案例学习：预测房价

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来自 华盛顿大学 的课程

机器学习：回归

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案例学习：预测房价

从本节课中

Simple Linear Regression

Our course starts from the most basic regression model: Just fitting a line to data. This simple model for forming predictions from a single, univariate feature of the data is appropriately called "simple linear regression".<p> In this module, we describe the high-level regression task and then specialize these concepts to the simple linear regression case. You will learn how to formulate a simple regression model and fit the model to data using both a closed-form solution as well as an iterative optimization algorithm called gradient descent. Based on this fitted function, you will interpret the estimated model parameters and form predictions. You will also analyze the sensitivity of your fit to outlying observations.<p> You will examine all of these concepts in the context of a case study of predicting house prices from the square feet of the house.

- Emily FoxAmazon Professor of Machine Learning

Statistics - Carlos GuestrinAmazon Professor of Machine Learning

Computer Science and Engineering

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So that's our discussion on high leverage points and influential observations,

but I wanna think about whether if you go back to our data.

I think it's easier to discuss this, looking at our observations.

Here what we see on the top part,

there's a collection of five different observations.

So these are five different towns that have very high value

compared to what you see for all of the other towns.

So question is even though these points aren't high leverage points,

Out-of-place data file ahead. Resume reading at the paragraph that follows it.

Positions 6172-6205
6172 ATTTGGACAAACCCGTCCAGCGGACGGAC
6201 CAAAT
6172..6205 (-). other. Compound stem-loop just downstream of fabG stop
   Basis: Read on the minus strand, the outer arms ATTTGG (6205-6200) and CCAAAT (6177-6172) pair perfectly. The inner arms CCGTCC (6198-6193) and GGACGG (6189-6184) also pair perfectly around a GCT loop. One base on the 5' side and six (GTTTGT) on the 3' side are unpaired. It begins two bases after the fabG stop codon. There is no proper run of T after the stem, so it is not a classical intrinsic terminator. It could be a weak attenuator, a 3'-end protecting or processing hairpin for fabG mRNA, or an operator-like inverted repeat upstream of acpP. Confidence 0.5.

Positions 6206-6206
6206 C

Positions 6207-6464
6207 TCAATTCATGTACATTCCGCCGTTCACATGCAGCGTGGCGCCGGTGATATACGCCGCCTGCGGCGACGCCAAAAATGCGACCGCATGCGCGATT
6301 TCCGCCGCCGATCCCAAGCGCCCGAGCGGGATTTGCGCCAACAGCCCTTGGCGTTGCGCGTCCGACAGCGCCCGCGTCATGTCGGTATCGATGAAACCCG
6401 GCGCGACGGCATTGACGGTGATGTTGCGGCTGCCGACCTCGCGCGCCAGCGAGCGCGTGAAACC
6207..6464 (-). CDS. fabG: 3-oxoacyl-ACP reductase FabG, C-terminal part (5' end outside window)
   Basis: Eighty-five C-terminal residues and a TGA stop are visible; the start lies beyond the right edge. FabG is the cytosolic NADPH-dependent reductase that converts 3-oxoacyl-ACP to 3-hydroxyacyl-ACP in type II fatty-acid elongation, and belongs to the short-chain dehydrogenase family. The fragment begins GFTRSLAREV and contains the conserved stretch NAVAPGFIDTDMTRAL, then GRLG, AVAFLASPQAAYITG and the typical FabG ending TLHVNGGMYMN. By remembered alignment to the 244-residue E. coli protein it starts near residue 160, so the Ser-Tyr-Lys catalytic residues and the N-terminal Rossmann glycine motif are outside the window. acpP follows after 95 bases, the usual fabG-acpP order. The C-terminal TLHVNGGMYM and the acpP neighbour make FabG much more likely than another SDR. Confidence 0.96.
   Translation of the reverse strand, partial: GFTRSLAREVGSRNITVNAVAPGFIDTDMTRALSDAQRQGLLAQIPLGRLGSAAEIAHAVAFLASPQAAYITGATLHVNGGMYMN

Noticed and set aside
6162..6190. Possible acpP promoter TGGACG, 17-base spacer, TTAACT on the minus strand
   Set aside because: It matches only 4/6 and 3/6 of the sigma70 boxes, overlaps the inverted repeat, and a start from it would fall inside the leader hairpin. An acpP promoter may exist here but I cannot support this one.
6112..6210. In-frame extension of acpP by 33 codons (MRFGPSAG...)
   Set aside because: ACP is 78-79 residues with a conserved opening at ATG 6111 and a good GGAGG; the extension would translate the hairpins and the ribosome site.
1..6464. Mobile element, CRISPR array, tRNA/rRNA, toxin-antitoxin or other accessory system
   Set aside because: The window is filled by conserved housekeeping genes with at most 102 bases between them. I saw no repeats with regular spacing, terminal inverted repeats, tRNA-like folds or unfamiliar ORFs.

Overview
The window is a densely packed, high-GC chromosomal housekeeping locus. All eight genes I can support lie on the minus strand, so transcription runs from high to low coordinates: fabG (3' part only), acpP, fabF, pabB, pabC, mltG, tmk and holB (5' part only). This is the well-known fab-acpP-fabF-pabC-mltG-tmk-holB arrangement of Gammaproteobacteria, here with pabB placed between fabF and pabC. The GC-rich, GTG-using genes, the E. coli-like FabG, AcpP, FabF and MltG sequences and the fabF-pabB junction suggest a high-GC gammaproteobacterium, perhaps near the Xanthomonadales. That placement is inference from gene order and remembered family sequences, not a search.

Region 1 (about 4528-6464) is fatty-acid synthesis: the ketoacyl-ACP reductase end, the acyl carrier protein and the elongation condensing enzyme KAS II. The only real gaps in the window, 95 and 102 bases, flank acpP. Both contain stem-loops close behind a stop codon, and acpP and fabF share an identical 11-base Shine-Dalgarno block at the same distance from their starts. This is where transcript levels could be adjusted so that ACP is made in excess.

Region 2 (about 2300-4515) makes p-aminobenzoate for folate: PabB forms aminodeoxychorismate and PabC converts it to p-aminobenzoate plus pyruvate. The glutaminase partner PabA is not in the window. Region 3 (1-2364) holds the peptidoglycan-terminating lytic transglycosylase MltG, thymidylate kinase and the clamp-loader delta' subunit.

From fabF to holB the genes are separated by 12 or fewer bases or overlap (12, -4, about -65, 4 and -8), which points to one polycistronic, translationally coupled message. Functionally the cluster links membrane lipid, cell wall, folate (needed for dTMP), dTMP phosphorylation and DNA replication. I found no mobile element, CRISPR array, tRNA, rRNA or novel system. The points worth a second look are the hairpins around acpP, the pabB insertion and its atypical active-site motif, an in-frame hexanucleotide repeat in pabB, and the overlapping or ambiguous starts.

because they are in this typical x range, Are they influential observations?

Meaning if we remove these observations will the fit change very much.

So, not let's just see what happens in this data set.

Okay, so we're gonna remove these, what we're saying here we're gonna remove these

high value outlier neighborhoods and redo our analysis.

So what we're doing here is we're creating a data set,

which I'm gonna call sales underscore no high end for no high end towns.

Which takes our data set, still with center city removed, and

just filters out all the towns that have average values greater than $350,000.

Okay, so let's fit this new data set.

And again, let's compare coefficients.

So I'm gonna compare the coefficients to our fit with Center City removed

to the fit that further removes these high end houses,

or sorry, these high end towns.

And what you see is, yeah, there is some influence on The estimated coefficient.

But not nearly as significant as what we saw by simply removing center city.

So in this case, we've removed five observations

out of a total of 97 observations.

And we see that impact of crime rate on predicted decrease and

house value changes by a couple hundred dollars, but not by the amount that we saw

by just removing that one center city observation earlier on.

So this shows that high leverage points can be much more

likely to be influential observations for just small deviations from the data set.

Then outline observations that are within our x, our typical x range.

Okay, so the summary of all of this analysis and

discussion is the fact that when you have your data, and you're making some fit and

making predictions or interpreting the coefficients.

It's really, really important to do some data analysis to do

visualizations of your data or different checks for

whether you have these high leverage points or these outline observations and

checking whether they might potentially be these influential observations.

Because that can dramatically change how you're interpreting or

what you're predicting based on your estimated fit.

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